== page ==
In Chinese philosophy, Taoism is significantly characterized by its wisdom-orientation, especially its focus on wisdom in dealing with one’s relationship with heaven, with things, with other people, and with oneself. The spirit of Taoist life wisdom is higher than that of Confucianism and deeper than that of Mohism because it can provide solid ontological support for the handling of interpersonal relationships (Liu and Zhang 2014). The basic spirit of naturalism runs through the unfolding of the concept of life from the beginning to the end, and the first basic view of Taoist wisdom of life is to follow nature and return to the basics. In the eyes of Lao Tzu, “man patterns himself on the operation of the earth; the earth patterns itself on the operation of heaven; heaven patterns itself on the operation of Dao; Dao patterns itself on what is natural 人法地, 地法天, 天法道, 道法自然” (Lao Tzu, chp. 25). Taoism believes that all things can develop naturally under the fundamental principle of the existence of all things, i.e., Dao, and “Dao always makes all things possible through non-interference with them 道常無為, 而無不為” (Lao Tzu, chp. 37). In Taoism, “Non-Action 無為” does not mean doing nothing but means not interfering unnecessarily with the natural development of things, which is actually a wiser way of getting things done efficiently.
Notably, wisdom as a process is encountered remarkably in Eastern philosophy (e.g., the wheel of wisdom in Indian philosophy), while wisdom as a product is a usual interpretation in Western philosophy. Gerald Rochelle, on the other hand, argues that wisdom is present in every human being but each person realizes it to a different degree during his or her lifetime; thus, wisdom is a process rather than a product, and it is a transaction rather than an acquisition (Rochelle 2008). The realization of wisdom depends on one’s daily lives, on others, on the world, and on any other things that make up one’s worldviews. In the pursuit of wisdom, we should be concerned with the process that leads us towards wisdom, not just with obtaining wisdom and knowing its particular nature.
The realization of wisdom is also a Sisyphean never-ending task, and what the task itself may bring us is not what we should focus on; it is our active engagement with the world during fulfilling this task that is more important to us. The pursuit of wisdom is a process that allows people to let go of the stereotypes and dogmas that have become obstacles in their lives so that they can become more in tune with the world. That is to say, the openness of mind is essential to the pursuit of wisdom, and the state of mind-openness is about being ready for change. We must be open to creative novelties, ready to respond to them freely and meaningfully, without which we can get nowhere. Through the practice of wisdom in philosophical practice, we will learn how to make good judgments and what it really means for us to lead a good, meaningful life.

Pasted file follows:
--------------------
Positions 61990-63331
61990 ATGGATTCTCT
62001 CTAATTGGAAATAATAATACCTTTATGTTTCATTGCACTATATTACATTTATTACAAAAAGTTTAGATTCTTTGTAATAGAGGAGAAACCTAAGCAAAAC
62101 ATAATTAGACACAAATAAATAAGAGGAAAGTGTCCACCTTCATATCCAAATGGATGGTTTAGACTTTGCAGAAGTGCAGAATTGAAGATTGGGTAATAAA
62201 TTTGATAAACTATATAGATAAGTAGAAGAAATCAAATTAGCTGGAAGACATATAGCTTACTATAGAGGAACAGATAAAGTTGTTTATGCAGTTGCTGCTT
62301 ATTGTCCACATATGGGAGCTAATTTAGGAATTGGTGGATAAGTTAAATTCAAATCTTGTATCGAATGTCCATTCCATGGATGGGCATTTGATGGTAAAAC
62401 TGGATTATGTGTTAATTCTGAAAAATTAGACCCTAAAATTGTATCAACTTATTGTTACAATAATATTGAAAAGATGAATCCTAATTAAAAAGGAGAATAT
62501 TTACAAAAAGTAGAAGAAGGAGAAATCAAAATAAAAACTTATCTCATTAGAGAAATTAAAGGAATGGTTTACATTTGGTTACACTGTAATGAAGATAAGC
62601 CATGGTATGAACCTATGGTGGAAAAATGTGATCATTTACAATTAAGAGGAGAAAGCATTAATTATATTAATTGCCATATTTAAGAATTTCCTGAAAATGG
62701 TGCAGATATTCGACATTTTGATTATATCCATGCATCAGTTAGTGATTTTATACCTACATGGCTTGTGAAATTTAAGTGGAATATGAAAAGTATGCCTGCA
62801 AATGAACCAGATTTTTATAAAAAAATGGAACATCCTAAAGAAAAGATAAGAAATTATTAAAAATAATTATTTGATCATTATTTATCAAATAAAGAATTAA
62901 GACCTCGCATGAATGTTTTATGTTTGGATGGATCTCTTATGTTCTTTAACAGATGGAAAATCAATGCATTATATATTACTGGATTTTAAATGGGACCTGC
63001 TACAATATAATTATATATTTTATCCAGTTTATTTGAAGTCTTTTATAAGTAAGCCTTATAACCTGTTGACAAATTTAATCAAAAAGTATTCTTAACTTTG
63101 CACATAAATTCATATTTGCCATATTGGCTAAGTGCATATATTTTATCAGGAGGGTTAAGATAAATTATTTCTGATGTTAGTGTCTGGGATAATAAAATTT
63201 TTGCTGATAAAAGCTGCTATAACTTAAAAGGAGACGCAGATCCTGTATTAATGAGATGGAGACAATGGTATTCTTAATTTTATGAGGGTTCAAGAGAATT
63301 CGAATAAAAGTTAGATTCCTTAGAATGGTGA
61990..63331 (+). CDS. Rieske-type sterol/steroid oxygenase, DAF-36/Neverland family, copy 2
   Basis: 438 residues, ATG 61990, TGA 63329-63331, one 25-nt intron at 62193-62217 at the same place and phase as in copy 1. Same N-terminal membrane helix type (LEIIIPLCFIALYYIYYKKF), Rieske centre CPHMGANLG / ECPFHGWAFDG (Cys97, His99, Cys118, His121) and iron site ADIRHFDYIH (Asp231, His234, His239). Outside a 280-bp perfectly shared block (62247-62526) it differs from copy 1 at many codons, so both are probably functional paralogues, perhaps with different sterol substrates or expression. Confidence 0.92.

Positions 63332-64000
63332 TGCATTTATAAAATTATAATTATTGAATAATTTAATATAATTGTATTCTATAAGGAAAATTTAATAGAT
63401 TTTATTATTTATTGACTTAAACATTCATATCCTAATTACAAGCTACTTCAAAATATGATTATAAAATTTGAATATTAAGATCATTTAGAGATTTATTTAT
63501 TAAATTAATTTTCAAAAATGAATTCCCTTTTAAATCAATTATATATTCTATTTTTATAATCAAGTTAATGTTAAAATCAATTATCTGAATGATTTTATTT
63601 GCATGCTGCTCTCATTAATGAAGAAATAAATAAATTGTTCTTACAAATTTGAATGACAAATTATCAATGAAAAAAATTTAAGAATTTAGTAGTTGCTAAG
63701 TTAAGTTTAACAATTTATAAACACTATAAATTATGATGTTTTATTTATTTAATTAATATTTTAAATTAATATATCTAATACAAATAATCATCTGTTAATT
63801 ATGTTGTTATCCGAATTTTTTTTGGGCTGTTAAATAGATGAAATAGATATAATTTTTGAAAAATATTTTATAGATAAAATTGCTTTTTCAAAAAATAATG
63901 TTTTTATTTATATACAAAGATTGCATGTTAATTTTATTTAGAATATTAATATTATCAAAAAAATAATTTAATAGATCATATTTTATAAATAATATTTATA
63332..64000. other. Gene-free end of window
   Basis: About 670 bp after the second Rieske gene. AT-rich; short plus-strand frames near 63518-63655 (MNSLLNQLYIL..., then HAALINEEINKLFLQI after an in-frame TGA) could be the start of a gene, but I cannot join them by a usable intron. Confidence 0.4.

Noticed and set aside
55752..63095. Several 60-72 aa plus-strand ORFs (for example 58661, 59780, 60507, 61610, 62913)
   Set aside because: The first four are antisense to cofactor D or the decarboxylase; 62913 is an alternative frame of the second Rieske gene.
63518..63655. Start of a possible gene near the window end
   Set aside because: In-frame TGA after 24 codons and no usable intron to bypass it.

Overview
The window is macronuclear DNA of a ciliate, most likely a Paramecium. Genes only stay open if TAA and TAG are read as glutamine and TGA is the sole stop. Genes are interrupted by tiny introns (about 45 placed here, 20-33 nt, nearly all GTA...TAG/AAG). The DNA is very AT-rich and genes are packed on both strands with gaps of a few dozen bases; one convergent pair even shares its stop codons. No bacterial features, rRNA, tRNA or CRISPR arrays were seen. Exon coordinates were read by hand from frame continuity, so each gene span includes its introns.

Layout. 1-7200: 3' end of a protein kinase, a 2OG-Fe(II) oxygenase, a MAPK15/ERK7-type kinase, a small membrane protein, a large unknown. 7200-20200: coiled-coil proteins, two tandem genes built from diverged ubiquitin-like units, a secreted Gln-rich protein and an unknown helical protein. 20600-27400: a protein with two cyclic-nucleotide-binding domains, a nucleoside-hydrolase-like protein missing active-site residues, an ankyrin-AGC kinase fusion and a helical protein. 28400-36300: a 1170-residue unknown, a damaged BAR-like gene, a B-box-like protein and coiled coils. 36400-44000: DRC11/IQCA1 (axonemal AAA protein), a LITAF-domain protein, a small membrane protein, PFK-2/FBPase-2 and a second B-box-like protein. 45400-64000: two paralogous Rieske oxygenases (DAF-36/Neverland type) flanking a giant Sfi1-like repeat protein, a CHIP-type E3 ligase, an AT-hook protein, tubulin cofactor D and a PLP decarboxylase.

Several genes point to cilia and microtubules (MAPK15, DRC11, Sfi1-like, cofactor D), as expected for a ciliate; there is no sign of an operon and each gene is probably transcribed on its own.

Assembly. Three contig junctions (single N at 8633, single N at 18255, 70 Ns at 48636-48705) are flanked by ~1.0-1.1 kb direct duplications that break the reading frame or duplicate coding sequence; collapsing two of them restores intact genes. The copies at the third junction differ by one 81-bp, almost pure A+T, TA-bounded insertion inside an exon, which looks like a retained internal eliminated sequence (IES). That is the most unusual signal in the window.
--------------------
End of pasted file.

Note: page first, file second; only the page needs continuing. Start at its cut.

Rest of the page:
3.2.3. Virtue-Orientation

Virtues play an important role in the process of pursuing truth and wisdom in Eastern and Western philosophy. Yu (2020) explores the concept of skill in Zhuangzi (Ji 技) and Stoicism (techne) and argues that for both Zhuangzi and the Stoics, by manifesting Dao 道 (or logos) and cultivating virtue, skillful activity can be taken as the spiritual exercise to nourish the art of living through the practice of professional skills, which makes life a good flow, i.e., spiritual satisfaction or happiness.
Following Hadot (1995), Grimm and Cohoe (2021) consider spiritual exercises an important part of the ancient conception of philosophy as a way of life, which retains its usefulness in contemporary society as a way of anchoring value judgments in the soul and dispelling value illusions. Bendik-Keymer (2009) presents a sample spiritual exercise, a contemporary form of the written practice that ancient philosophers used to examine their consciences and shape their characters (Hadot 1995, 2002), concluding that through the form of questioning, which allows us to distinguish the point of reflection from effects of reflection and a manner of writing from a manner of reading, spiritual exercises aim to create a habit of thoughtfulness in the writer, and then by way of teaching, to suggest one to the reader. Such a habit is of great importance because virtue is a habit, and there can be no learning of virtue itself without habituation into it (Bendik-Keymer 2009).
According to Tukiainen (2010), a wise person must know many things: first and foremost, the goals and values of life, and when and how to satisfactorily achieve those important goals in life. In his view, to gain wisdom, one must know how to live well, and living well depends primarily on virtue; therefore, virtue is the essence of wisdom, and philosophical counseling is also a process of cultivating virtue. Virtue is related to self-understanding, and Tukiainen (2010) distinguishes between cognitive virtue and practical virtue, although the two are not completely distinct from each other. The cognitive virtues include self-knowledge, which is important for people to be aware of and pursue their goals and understand their emotions. One’s knowledge of the external world can also be seen as a virtue that enables one to lead a satisfying and morally acceptable life. This knowledge is so important that we must rely on it if we want to be successful in our actions because when we make decisions, we must take into account the value, feasibility, and appropriateness of all possible actions; this ability of deliberation is subject to the knowledge of oneself and of the external world (Tukiainen 2010).